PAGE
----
PH, China to set up panel for joint exploration deal
The memorandum of understanding signed by the Philippines and China on Tuesday would set up a body that would work on an agreement for joint exploration of energy sources in the South China Sea, according to Foreign Secretary Teodoro Locsin Jr., who said it was he who drafted the document and not China.
During an interview on CNN Philippines on Thursday, Locsin read portions of the “Memorandum of Understanding on Cooperation of Oil and Gas Development Between the Government of the People’s Republic of China and the Government of the Republic of the Philippines” and described it as a memorandum “to agree to arrive at an agreement.”
Malacañang gave assurance on Thursday that that agreement would be constitutional and beneficial to Filipinos.
Presidential spokesperson Salvador Panelo told reporters that the Philippine government would not accept a deal that would violate the Constitution. “It should be favorable to us, not only to China,” he said.
Locsin and Chinese Foreign Minister Wang Yi signed the memorandum of understanding in Malacañang during Chinese President Xi Jinping’s state visit to the Philippines on Tuesday. Xi and President Duterte oversaw the signing of the document.
The plan is for the Chinese and Philippine governments to establish an “intergovernmental joint steering committee” and one or more “interentrepreneurial working groups,” Locsin said.
The committee would be chaired by the foreign ministries of both countries and would include relevant agencies, while the working groups would have representatives from enterprises authorized by the two governments, he said.
“The committee will be responsible for negotiating and agreeing [to] the cooperation arrangements in maritime areas to which they will apply, and deciding the number of working groups to be established and for which part of the cooperation area each working group is established,” he said, reading from the document.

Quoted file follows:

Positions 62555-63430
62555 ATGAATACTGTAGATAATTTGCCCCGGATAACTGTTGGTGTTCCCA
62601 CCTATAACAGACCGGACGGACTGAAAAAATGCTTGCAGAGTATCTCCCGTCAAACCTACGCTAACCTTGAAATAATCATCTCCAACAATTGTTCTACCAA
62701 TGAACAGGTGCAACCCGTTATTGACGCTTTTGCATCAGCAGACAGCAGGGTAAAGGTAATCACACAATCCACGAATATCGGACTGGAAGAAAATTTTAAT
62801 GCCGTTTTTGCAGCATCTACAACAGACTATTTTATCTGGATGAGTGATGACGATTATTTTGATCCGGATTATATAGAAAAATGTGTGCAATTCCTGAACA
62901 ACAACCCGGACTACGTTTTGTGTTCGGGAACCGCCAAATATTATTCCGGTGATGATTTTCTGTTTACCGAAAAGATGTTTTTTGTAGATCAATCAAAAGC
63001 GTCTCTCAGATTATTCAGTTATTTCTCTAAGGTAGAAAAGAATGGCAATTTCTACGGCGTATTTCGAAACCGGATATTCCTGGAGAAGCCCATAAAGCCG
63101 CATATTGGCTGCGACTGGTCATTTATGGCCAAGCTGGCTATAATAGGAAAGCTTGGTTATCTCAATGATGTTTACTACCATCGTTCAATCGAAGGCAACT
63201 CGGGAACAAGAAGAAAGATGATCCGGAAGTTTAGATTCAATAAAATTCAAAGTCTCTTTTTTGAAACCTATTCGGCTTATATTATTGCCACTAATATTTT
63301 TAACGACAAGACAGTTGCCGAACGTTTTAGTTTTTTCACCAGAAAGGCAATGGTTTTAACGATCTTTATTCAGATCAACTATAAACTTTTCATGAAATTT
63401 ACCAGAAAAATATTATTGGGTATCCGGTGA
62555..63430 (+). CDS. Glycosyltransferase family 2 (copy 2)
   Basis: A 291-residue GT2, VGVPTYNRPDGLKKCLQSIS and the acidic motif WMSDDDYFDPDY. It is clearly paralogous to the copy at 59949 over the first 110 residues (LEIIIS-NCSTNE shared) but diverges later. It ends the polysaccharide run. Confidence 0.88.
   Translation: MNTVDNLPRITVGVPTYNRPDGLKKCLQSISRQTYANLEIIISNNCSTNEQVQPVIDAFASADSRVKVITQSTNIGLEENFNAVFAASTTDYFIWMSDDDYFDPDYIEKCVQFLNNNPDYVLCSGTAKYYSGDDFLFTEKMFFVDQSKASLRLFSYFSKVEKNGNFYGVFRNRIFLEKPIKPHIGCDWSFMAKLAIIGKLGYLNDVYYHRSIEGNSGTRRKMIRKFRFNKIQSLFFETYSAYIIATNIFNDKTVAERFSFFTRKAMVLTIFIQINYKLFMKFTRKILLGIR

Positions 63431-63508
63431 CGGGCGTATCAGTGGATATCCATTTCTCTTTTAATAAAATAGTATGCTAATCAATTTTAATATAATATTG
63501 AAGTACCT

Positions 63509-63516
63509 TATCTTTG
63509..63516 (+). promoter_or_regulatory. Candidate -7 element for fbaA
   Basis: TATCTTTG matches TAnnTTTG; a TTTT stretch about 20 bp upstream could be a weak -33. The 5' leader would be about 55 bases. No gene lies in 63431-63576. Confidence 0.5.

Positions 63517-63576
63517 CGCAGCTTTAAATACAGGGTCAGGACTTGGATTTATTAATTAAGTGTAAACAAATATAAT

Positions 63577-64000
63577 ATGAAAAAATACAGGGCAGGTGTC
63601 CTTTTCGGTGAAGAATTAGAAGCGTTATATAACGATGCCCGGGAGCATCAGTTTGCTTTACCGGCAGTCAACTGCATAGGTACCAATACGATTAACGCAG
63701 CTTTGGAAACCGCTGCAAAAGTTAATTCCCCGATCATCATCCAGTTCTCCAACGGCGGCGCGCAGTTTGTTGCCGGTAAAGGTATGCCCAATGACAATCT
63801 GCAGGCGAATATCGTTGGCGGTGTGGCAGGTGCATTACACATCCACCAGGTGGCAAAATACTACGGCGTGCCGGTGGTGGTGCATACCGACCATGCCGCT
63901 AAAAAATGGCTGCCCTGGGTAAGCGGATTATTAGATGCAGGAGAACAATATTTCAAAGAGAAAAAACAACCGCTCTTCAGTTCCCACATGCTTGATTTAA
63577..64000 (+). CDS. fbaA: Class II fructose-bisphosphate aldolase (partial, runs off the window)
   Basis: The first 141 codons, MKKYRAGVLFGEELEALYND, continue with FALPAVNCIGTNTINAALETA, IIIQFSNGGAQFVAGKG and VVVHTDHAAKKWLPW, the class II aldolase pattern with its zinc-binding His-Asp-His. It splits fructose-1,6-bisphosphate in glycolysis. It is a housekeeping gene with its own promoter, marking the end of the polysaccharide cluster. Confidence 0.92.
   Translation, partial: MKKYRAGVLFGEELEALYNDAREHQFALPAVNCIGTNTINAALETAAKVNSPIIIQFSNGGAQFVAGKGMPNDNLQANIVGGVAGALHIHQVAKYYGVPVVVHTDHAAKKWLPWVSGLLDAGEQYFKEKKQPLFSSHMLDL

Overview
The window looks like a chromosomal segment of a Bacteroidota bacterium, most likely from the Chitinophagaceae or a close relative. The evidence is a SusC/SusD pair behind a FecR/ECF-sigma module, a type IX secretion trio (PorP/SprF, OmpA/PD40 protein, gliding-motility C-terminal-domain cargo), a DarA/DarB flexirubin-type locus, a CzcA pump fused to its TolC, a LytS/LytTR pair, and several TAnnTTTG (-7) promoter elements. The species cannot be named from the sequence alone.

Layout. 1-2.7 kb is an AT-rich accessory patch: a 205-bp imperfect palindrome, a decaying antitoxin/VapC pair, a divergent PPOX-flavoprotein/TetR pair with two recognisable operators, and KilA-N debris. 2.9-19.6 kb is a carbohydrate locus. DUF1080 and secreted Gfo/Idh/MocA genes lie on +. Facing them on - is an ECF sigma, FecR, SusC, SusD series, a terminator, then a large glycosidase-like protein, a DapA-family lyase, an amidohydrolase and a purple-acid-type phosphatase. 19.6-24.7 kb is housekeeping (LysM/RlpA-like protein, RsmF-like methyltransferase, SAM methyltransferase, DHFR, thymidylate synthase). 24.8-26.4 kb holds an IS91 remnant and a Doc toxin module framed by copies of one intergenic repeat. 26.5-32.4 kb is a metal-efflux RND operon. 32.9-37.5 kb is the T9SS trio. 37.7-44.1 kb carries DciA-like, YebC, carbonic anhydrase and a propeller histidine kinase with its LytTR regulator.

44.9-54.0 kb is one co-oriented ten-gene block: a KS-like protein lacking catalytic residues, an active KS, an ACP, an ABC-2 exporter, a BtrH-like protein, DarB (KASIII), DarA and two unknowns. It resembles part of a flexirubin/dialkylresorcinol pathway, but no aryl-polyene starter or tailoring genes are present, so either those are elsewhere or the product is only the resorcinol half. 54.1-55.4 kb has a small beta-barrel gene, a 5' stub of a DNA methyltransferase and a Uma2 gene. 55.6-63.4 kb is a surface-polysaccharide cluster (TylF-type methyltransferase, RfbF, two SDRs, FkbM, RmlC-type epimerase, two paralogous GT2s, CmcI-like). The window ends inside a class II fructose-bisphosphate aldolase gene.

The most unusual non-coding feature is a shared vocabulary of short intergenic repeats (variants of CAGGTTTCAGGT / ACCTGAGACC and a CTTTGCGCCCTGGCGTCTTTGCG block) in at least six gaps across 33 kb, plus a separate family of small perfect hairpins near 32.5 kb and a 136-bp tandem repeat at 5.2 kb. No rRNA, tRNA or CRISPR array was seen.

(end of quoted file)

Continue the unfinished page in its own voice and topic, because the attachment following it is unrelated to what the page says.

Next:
The working groups would negotiate and agree on interentrepreneurial, technical and commercial arrangements that would apply in the relevant working area, he added.
According to the document, China would designate China National Offshore Oil Corp. as the Chinese enterprise of each working group.
The Philippines would authorize Philippine National Oil Co. or other enterprises that have service contracts.
“The two governments will endeavor to agree on the cooperation arrangements within 12 months of this memorandum of agreement,” Locsin said.
He said he put in the 12-month period to make it “more concrete.”
The document also states that all discussions, activities and negotiations of the two governments or their authorized enterprises would be “without prejudice to the respective legal positions of both governments,” he said.
“This memorandum of understanding does not create rights or obligations under international or domestic law,” he said.
The document cites the charter of the United Nations, the United Nations Convention on the Law of the Sea, and the 2002 Declaration on the Conduct of Parties in the South China Sea.
It acknowledges that the two governments have made “substantial progress and meaningful gains in exploring opportunities and means to cooperate with each other in maritime activities, which has made significant contributions to peace, stability and development in the region,” Locsin said.
This means the parties agree to the limitations on what states can do and cannot do, he added.
As for the 60-40 profit sharing, he said the working groups would handle the matter.
There is also a moratorium on oil exploration in the West Philippine Sea, and Energy Secretary Alfonso Cusi would need authorization from the President before this could be lifted, he said.
West Philippine Sea is the local name of the waters within the Philippines’ 370-kilometer exclusive economic zone in the South China Sea. —WITH A REPORT FROM CHRISTINE O. AVENDAÑO
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